Ethereum drops more than 17% after ‘way overhyped’ Merge

Four days ago, just a few minutes before 3 a.m. EDT, a long-anticipated upgrade to Ethereum was executed. Since then, the second most valuable blockchain’s cryptocurrency, ETH, has tumbled — and some are saying its price hasn’t bottomed out yet.

When the upgrade, generally referred to as “the Merge,” transpired, ETH was priced at about $1,600. At the time of publication, ETH is worth about $1,327 down just over 17% from the landmark system change.

“The FOMO and speculation around the Merge are done, and it’s back to business as usual for most in the space.” Flux co-founder Daniel Keller

Over the past several months, speculation has centered around whether ETH would be accepted post-Merge, Daniel Keller, co-founder of a decentralized cloud infrastructure Flux, told TechCrunch. Since Ethereum moved from proof-of-work (PoW) to proof-of-stake (PoS), it left its crypto miners “behind” in the transition, he added.

“Did they alienate a core demographic and remove one of the best parts of decentralization? I think we see the direct impact of that speculation to the downside,” Keller said.

While the Merge was certainly a feat of engineering, it’s important to remember that there are many PoS chains that exist at scale — just not at the scale of Ethereum, noted Nick Dazé, CEO of blockchain-based platform Heirloom.

“This was a ‘buy a rumor, sell the news’ type event,” Dazé told TechCrunch. “The pump [prior to the Merge] was from pure speculation.”

“The Merge was way overhyped,” Dazé said. “The feat accomplished was less about technology and more about scale. The market is digesting this now.”

As for the downward pressure on ETH’s price, there are a number of factors at play, sources said.

As we have seen with most crypto-based assets, the monetary policy of the U.S. is impacting the overall markets, including crypto, which is in lockstep with the equities market, Keller said. “Many would call this ‘baked in’ to the current down cycle; however, there are very few signs of a reversal moving forward.”

Others broadly agreed with Keller.

“We’re in a general market risk-off right now, especially with the recent inflation numbers, upcoming Fed meeting and multiple other central banks also meeting this week,” Larry Florio, general counsel at mobile investment platform Delphia, said to TechCrunch. “Add on that the crypto market specifically is still in a relative bear market and people have not seen ETH flip deflationary the way that I think many people expected.”

Additionally, crypto has a positive beta to traditional markets, Dazé said, which means it swings more wildly and has more volatility than the overall market. “So, when markets pull back, statistically, crypto pulls back harder.”

Dazé noted that the blockchain is “extremely centralized” thanks to the four major crypto entities (Lido, Coinbase, Kraken and Binance) controlling over half of all staked ETH. (“Staking” ETH is when someone locks up their tokens for a certain period of time to support — or validate — the network. In return for their contribution, stakers can potentially earn rewards, which are expected to double to 8% APY post-Merge.)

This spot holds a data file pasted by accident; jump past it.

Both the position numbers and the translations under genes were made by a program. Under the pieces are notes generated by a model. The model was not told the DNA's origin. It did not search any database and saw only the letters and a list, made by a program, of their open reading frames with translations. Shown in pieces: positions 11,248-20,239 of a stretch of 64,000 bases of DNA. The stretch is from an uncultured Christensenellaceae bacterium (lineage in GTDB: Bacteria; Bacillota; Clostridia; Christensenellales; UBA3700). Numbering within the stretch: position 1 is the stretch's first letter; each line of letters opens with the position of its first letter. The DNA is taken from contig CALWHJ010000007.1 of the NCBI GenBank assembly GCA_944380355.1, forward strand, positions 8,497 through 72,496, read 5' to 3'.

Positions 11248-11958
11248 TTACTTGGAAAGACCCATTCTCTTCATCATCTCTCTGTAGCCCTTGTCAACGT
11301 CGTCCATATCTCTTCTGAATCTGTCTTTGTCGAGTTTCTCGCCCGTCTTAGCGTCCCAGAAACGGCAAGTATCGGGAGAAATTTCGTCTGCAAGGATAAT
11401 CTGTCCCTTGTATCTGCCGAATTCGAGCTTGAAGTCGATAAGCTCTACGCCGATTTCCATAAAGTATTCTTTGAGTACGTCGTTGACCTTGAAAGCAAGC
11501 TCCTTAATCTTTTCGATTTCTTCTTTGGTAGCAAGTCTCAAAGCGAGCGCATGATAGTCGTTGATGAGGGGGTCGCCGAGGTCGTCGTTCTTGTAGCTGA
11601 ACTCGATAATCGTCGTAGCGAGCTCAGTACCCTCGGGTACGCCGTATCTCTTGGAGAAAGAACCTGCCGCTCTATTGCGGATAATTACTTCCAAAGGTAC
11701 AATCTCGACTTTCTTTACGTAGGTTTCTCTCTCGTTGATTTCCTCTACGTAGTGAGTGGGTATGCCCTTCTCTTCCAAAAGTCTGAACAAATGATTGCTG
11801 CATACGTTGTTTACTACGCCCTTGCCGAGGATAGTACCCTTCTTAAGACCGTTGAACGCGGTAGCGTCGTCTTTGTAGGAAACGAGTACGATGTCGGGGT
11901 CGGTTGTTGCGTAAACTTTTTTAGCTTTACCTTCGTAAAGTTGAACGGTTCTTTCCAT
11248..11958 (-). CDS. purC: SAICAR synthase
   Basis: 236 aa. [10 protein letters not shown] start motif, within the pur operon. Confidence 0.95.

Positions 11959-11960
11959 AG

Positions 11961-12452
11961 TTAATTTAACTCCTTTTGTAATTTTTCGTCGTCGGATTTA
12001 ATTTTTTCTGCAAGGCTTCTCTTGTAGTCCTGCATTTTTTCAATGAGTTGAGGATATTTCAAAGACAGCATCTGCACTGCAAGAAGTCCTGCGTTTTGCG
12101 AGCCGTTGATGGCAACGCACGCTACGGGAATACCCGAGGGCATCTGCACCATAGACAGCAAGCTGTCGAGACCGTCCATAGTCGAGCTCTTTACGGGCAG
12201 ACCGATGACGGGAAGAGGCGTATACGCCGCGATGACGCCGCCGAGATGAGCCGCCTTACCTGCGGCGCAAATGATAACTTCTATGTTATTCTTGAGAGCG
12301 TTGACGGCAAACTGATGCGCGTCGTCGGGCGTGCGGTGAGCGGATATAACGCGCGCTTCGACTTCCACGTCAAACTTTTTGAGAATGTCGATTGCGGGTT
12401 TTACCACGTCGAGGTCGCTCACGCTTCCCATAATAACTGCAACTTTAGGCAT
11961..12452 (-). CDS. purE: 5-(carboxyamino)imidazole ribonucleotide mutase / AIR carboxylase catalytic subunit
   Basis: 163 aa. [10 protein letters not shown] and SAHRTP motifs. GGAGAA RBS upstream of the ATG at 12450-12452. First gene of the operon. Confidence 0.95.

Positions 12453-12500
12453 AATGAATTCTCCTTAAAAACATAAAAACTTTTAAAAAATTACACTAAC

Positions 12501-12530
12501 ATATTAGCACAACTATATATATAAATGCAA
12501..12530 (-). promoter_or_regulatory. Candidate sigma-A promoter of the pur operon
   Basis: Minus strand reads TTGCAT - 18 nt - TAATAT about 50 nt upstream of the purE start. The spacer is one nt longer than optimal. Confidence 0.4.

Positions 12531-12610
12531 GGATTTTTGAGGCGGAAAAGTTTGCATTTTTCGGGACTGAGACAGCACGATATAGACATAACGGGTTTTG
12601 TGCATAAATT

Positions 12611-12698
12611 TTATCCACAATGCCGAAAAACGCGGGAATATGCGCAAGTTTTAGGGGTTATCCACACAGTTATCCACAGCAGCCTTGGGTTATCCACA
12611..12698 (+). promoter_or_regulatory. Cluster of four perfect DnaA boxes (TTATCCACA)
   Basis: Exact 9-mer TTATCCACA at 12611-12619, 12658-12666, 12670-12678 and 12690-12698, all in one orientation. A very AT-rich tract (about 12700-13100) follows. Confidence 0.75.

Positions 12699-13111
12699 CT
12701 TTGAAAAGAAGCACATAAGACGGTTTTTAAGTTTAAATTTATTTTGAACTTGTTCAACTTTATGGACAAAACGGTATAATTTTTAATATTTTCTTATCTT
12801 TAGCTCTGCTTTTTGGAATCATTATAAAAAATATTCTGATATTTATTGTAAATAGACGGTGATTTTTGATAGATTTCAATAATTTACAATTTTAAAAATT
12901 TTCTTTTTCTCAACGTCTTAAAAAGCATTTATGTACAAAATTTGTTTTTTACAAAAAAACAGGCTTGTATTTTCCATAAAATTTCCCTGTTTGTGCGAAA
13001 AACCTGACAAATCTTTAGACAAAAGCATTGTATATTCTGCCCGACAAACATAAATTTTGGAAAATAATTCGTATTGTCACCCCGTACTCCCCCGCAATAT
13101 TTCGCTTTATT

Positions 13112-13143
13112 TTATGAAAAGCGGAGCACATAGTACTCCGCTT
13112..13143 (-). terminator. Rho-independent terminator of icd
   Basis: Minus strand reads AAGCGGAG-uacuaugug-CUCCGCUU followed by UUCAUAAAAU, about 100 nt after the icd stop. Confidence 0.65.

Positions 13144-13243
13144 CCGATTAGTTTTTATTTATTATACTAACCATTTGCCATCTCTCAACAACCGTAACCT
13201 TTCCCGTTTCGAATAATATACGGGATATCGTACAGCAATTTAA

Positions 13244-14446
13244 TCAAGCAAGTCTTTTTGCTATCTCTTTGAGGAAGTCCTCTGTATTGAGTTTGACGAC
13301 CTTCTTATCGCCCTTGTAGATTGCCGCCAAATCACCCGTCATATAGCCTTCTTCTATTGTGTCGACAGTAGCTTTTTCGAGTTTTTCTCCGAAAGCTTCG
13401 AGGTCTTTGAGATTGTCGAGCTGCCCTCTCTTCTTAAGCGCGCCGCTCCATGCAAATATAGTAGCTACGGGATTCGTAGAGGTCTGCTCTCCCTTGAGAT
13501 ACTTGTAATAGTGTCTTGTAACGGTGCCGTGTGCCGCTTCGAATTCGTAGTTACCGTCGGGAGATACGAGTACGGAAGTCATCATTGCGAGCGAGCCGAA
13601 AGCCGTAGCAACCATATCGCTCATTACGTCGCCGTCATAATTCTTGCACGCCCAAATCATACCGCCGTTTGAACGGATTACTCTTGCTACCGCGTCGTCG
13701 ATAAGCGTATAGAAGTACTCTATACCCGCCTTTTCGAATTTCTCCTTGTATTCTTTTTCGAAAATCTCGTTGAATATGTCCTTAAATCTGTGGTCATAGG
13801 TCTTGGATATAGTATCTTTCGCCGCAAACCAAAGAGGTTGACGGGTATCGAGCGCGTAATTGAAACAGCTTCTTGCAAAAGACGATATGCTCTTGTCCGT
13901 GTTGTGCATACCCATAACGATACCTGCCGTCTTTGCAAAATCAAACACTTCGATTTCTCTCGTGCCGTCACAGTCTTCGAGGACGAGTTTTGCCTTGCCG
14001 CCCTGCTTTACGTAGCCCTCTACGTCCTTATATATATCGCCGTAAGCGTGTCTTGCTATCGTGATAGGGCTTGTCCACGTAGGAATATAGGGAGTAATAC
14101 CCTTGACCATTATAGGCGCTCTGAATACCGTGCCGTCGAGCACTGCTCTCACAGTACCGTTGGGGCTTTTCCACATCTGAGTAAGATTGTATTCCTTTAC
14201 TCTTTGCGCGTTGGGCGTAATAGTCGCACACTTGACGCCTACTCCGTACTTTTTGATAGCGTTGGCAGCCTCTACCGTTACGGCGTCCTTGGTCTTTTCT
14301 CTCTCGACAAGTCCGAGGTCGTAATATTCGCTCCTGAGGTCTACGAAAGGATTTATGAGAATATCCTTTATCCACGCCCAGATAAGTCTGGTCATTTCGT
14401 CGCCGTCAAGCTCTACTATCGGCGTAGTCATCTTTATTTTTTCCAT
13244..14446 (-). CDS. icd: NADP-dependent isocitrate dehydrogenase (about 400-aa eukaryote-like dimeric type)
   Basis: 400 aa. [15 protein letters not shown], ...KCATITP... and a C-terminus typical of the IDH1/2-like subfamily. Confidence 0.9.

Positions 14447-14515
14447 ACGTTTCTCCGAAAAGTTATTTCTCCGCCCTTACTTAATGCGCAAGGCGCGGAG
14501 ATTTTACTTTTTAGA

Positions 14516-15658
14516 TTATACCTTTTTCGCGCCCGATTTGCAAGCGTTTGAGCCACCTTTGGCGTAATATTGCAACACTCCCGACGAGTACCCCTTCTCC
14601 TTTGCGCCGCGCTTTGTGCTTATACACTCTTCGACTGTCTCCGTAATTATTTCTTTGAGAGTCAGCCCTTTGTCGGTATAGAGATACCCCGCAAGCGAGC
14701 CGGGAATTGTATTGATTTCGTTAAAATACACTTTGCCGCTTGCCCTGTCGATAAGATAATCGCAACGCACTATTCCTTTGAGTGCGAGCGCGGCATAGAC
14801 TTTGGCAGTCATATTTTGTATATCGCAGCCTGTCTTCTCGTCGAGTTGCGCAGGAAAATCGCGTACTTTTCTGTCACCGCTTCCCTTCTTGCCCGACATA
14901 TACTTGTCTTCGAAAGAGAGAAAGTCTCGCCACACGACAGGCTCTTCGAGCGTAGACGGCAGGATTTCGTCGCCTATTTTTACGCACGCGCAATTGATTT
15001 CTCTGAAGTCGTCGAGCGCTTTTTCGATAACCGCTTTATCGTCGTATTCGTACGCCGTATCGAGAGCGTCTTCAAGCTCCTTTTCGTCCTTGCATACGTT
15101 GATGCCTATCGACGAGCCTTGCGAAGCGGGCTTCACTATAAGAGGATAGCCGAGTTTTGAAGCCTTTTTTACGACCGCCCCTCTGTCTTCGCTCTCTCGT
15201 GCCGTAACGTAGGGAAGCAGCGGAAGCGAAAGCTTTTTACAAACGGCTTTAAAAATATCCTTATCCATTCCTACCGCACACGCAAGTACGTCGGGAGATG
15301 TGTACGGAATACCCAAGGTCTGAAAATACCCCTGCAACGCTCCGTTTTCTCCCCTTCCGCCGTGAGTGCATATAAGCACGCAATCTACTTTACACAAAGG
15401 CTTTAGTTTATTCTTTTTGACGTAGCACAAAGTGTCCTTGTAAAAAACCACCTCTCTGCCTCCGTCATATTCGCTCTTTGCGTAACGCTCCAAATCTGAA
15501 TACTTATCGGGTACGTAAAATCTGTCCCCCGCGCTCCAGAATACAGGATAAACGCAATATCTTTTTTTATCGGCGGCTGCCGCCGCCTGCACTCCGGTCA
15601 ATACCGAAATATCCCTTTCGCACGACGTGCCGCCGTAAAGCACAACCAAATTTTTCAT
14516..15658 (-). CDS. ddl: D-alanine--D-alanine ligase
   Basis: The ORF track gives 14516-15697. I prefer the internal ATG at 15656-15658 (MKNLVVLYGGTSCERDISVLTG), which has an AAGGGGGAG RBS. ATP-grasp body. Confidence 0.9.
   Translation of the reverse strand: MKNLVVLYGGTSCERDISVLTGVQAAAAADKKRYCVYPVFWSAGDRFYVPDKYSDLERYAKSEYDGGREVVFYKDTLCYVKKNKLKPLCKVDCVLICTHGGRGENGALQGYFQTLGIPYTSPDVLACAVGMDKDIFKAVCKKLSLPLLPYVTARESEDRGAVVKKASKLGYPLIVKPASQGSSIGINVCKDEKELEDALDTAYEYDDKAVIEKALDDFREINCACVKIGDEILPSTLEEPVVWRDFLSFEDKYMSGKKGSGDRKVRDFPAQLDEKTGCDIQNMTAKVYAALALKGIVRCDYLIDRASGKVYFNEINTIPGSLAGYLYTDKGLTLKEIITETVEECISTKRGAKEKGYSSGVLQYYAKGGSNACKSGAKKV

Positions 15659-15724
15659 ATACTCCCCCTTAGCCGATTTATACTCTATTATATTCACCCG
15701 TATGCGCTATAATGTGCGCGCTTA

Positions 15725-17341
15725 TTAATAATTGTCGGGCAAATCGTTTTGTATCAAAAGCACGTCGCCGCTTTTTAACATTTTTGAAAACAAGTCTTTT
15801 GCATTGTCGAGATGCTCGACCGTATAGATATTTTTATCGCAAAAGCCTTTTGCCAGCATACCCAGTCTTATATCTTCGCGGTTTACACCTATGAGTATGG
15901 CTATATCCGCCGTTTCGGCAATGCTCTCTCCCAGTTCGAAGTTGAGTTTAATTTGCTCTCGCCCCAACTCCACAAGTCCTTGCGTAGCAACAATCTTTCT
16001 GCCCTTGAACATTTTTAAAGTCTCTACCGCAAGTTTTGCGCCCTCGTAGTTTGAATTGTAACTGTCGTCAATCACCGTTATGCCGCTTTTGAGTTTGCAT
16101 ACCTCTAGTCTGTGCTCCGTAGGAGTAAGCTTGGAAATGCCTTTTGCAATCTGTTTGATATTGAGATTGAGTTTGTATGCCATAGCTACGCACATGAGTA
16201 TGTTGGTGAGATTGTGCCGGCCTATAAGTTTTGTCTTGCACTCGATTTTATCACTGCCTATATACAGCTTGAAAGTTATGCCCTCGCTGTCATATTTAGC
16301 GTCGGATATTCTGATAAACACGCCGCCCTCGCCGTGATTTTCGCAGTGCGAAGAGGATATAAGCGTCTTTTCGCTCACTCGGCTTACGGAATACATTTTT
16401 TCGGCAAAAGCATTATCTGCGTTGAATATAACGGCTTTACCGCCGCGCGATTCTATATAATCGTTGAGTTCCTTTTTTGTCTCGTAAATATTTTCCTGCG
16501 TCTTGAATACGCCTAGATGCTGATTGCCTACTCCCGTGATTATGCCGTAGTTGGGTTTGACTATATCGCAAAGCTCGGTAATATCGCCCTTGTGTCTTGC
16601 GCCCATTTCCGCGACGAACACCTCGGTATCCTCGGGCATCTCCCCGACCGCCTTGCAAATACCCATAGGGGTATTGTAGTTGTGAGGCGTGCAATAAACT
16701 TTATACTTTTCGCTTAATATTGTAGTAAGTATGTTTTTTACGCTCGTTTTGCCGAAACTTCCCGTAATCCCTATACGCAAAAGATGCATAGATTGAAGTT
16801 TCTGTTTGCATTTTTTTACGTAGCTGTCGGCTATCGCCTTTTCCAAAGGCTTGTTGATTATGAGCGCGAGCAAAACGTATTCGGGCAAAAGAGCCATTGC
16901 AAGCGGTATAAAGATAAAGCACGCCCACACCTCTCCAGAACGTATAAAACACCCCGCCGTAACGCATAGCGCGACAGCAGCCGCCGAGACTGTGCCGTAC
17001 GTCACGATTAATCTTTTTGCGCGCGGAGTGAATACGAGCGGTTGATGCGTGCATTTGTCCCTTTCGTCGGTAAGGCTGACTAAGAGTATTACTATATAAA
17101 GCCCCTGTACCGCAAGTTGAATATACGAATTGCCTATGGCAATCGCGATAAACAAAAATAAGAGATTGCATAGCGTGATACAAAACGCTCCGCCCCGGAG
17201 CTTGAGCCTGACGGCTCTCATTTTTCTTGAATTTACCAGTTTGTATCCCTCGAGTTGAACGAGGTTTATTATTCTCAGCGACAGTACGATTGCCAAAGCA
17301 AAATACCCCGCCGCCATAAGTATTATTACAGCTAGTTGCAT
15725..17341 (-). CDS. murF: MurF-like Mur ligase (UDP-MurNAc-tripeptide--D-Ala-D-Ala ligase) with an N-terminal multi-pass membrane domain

There also isn’t a method to undelegate staked sums of ETH, which are locked into these validators for nine to 12 months, Dazé said. “The community is working on a solution but that’s where it is for now.”

“These factors plus the general downward of macro will force multiply the pressure,” Dazé said.

Dazé said he doesn’t think ETH has hit bottom, adding that he expects a range around $750 to $883 as the markets in general drop. Florio said it’s hard to say given the current market, but he “wouldn’t be surprised to see ETH dip back into three digits.”

The slide will continue unless there’s some sort of correction on the legacy financial side, Keller said. “Keep in mind that crypto will react the fastest in an upcycle due to the 24/7/365 trading opportunities and global participation.”

Once the other macro shoe drops with the energy situation in Europe this fall, the euro could deflate a bit, Dazé said. “The dollar becomes more crowded, most of the global debt is denominated in dollars, so market participants have to sell things to get dollars.”

In order for ETH’s price to recover, conventional markets will need to extend greater support, Keller said. “It’s a hard truth we need to accept that most people in the blockchain ecosystem are refugees from the legacy banking sector.”

The same tactics and mindsets in the traditional markets are ruling the crypto space, Keller thinks. “This will be an ongoing issue until there is enough liquidity to ensure market moves are less hostile.”

On a macro level, the U.S. Federal Reserve needs to indicate that it might be ending the current spree of raising rates, Florio said. “Specific to ETH, we might be into a longer consolidation period until a catalyst dramatically increases on-chain activity.”

Post-Merge, the world has come back to reality, Keller said. “The FOMO and speculation around the Merge are done, and it’s back to business as usual for most in the space.”

All eyes are now on legacy finance to address the inflation and stagnant economic model, Keller commented. Also, with the impending corrections in other areas like the housing market, “we are in for a long ride,” he added.

“Historically crypto is a very circular asset, so there will be a trigger that will send it back north,” Keller said. “The question is when and how aggressive. Micro markets like crypto tend to move quickly in both directions, so be ready for both scenarios.”